Soil fertility transience in the region of Masako in Democratic Republic (RD) of Congo remains a major challenge to sustainable agricultural production. Recently, biochar application as soil amendment has attracted attention of the people across the world owing to its potential to improve soil physicochemical properties, crop yield and carbon sequestration into the soil. A study was conducted in Masako to analyze the use of charcoal (biochar) as soil amendment and assess its effects on soil chemical performance and some biophysical parameters of maize crop. The experiment was set up using randomized complete block design with three replications of three treatments comprising ½ kg of sieved (small-sized particulate) charcoal per m2 (C1), 1 kg of sieved charcoal per m2 (C2) and control group without charcoal (C0). Data were subjected to analysis of variance, Pearson’s phenotypic correlation and regression analyses using genstat 12th edition. The results of the analysis of variance showed non-significant variation for most physicochemical properties of soil and maize phenotypic traits, indicating that treatments had the same effects on soil composition suggesting that there was no clear impact of charcoal amendment as applied except for phosphorus content and collar diameter of the maize crop which were significantly (P ≤ 0.047 and P ≤ 0.043 respectively) influenced by the treatments. The results indicated that biochar improved the soil phosphorus availability by up to 72% as accounted for by the linear contribution of the treatment C2 indicating that biochar could be recommended for use in soil with low level of phosphorous.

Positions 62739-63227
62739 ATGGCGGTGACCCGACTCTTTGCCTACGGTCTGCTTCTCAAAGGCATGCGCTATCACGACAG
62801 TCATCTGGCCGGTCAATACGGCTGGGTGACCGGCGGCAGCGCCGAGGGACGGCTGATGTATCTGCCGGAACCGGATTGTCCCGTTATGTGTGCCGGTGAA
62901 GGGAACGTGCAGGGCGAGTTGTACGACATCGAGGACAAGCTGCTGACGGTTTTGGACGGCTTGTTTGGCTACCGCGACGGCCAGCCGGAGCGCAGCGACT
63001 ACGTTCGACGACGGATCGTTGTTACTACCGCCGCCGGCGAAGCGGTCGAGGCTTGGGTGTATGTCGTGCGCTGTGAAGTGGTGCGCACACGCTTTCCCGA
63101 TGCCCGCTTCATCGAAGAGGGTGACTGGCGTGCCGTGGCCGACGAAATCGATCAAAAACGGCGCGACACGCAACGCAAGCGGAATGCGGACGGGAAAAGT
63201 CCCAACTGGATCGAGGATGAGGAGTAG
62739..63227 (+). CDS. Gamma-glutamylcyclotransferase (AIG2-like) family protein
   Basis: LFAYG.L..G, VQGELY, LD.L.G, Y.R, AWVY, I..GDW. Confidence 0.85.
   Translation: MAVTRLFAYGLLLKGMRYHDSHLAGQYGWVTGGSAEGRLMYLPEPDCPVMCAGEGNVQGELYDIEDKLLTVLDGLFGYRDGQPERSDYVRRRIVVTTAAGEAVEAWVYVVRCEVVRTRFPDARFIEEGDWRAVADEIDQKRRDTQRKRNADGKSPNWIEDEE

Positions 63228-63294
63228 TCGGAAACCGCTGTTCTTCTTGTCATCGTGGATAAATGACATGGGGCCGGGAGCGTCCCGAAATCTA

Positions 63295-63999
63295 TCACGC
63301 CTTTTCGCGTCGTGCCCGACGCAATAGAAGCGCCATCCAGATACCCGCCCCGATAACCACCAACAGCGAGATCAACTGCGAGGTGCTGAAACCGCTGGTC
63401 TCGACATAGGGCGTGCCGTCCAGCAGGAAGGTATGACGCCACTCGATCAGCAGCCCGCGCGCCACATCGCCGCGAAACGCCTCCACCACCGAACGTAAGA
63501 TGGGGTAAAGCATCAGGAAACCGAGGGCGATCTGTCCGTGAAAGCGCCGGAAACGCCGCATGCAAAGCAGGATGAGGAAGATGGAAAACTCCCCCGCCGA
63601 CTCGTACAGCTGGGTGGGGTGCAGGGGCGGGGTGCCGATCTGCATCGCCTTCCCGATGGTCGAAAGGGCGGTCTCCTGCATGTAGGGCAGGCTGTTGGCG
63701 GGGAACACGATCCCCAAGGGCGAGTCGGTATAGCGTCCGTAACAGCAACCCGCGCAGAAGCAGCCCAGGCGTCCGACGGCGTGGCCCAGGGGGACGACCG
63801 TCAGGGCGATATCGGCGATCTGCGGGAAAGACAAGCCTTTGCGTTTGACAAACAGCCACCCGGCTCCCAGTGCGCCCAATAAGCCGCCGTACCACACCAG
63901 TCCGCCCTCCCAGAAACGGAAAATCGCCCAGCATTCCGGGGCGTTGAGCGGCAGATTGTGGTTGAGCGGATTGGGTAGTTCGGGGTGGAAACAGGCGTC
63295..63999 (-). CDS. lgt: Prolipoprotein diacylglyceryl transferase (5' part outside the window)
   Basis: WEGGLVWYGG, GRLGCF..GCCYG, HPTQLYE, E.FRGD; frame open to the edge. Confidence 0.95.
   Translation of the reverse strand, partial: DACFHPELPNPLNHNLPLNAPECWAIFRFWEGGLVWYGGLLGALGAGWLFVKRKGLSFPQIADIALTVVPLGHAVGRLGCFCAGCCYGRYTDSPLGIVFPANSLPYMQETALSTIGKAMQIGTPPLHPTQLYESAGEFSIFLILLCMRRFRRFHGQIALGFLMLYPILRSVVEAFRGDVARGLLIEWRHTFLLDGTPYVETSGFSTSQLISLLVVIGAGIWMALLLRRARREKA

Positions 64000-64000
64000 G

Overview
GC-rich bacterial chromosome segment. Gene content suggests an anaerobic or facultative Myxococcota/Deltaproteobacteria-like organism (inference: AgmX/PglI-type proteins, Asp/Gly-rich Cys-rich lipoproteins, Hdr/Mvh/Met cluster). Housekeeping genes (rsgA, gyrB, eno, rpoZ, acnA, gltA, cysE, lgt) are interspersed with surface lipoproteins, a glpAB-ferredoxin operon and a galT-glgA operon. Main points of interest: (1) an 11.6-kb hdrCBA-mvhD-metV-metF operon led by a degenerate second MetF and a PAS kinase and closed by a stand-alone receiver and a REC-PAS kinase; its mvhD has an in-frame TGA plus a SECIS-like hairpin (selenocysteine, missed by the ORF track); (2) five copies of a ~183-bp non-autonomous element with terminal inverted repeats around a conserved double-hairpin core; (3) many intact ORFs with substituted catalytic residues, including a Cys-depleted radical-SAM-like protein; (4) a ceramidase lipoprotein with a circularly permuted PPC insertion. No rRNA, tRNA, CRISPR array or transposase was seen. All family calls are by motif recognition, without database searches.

Key words: Charcoal, tropical soil fertility, Democratic Republic of Congo, Zea mays.
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